‘The Life-Changing Magic of Tidying Up’ by Marie Kondo
There are few books I have read that are as divisive as Marie Kondo’s The Life-Changing Magic of Tidying Up. For those of you unfamiliar with this much-talked-about little book, it’s essentially about paring down your lifestyle and divesting yourself of the things in your life that do not “spark joy.” By getting rid of anything that doesn’t spark joy, Kondo argues, your home will become tidy, your life will improve, and you’ll even probably lose weight.
The book has been alternately raved about by people whose lives were changed and bashed by those who find her methods a bit too extreme. (An earlier, and angrier, reader of my library copy of the book actually wrote the following at the end: “This arrogant unintelligent person embodies the ‘throw away’ society! How did this book ever get published?!”)
Personally, I found the book to fit quite neatly alongside most other self-help books in that you can profitably take everything contained therein with a grain of salt.
As my grandfather was fond of saying, “everything in moderation.” And that fits in with Kondo perfectly. Yes, she’s drastic. Yes, she goes over the top. And, yes, she’s probably a little bit too obsessed with tidying. But, that doesn’t make her general message, taken in moderation, any less helpful. It honestly can’t hurt to take a second look at all your possessions and really question whether you need it all. We are a society with too much stuff (FACT) and often it just weighs us down rather than serving a helpful (and/or joyful) role in our lives.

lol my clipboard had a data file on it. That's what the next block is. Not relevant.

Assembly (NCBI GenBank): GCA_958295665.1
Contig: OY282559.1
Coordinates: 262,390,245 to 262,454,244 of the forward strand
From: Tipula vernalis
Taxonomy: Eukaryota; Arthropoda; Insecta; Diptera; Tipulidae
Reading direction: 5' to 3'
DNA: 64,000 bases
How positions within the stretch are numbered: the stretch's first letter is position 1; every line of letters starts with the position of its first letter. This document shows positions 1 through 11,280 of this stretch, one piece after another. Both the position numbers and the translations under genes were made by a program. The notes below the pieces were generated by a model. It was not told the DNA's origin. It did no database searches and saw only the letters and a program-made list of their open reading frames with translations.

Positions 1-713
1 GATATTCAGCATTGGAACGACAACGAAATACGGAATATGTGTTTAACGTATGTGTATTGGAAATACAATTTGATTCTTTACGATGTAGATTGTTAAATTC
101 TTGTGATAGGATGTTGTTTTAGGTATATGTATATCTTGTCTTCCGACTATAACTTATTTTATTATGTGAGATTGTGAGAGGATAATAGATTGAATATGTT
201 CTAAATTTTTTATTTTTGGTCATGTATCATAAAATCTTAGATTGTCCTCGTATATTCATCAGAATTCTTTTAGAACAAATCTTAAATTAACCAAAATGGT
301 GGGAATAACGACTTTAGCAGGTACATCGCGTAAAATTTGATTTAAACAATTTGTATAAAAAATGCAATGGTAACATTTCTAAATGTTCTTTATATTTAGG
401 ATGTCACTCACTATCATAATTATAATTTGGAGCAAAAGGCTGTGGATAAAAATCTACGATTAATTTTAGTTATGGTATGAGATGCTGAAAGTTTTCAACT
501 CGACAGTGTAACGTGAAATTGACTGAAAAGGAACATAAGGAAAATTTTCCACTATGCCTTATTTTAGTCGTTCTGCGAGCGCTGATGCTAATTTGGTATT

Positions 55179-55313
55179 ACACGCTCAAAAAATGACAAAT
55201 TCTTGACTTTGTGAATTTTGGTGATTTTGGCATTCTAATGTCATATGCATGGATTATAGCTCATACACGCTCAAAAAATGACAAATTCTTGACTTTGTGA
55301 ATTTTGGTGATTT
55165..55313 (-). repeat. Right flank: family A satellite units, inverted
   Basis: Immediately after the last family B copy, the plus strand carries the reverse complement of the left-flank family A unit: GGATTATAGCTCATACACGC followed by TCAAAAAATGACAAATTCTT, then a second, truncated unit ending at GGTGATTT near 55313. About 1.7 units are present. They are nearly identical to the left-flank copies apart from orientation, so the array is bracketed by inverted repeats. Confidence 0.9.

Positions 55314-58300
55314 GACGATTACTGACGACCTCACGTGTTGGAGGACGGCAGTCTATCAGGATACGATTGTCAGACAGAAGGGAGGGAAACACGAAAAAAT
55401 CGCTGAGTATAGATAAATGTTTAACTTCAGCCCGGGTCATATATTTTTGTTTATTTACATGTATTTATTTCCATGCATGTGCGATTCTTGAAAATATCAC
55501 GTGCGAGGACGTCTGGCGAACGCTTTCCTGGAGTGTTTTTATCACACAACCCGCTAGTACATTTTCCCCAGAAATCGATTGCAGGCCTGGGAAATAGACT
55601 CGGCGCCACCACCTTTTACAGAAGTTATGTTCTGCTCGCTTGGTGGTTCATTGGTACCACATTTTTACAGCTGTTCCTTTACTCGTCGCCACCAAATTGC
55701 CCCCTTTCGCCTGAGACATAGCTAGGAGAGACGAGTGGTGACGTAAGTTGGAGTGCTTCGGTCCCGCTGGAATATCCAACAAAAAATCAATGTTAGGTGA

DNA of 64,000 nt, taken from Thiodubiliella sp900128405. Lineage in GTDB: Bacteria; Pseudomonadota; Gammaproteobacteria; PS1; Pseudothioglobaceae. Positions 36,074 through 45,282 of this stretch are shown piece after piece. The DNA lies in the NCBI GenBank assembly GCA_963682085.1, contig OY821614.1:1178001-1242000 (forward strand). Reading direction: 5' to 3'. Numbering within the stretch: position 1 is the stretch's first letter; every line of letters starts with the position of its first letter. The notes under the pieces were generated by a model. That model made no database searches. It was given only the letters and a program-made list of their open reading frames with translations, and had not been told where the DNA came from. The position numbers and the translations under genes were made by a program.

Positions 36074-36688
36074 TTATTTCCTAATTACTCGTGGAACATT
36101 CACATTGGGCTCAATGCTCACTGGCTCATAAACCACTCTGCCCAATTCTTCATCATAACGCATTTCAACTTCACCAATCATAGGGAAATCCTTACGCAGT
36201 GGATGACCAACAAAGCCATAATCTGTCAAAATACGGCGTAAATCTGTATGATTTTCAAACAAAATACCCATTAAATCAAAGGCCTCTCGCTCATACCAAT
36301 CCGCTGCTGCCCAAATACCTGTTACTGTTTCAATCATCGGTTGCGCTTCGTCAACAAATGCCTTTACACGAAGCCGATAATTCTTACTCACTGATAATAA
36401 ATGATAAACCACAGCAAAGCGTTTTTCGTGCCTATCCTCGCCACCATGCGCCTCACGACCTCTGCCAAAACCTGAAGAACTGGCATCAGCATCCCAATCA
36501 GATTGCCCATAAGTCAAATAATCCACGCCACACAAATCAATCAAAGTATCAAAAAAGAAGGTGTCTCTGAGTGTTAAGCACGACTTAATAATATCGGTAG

Where I found Kondo rather less than inspirational was her section on books. (Surprise, surprise). Of books, she wrote:
“Books are essentially paper — sheets of paper printed with letters and bound together. Their true purpose is to be read, to convey the information to their readers. It’s the information they contain that has meaning. There is no meaning in their just being on your shelves.”
“For books, timing is everything. The moment you first encounter a particular book is the right time to read it. To avoid missing that moment, I recommend you keep your collection small.”
To me, these sentiments fundamentally misunderstand books and reading. Books are so much more than sheets of printed paper. And keeping shelves upon shelves of books in your home is as much a statement of joy, and hope for the future, as anything I’ve ever seen.
Throughout the book, Kondo is so fixated on eliminating that she entirely fails to see the joy that might be sparked by being surrounded by something you love, be it books, pottery, rubber bands, or busts of dead French poets.
It certainly can’t hurt to be reminded to stop for a moment and consider the role of your possessions in your life. (Do they spark joy?) But it’s also important to recognize that joy means different things for different people. That empathy is something entirely missing from Kondo’s book, but, if you take her words in moderation, you can still learn a lot from this book. And then, go for it and do just as she suggests: discard it!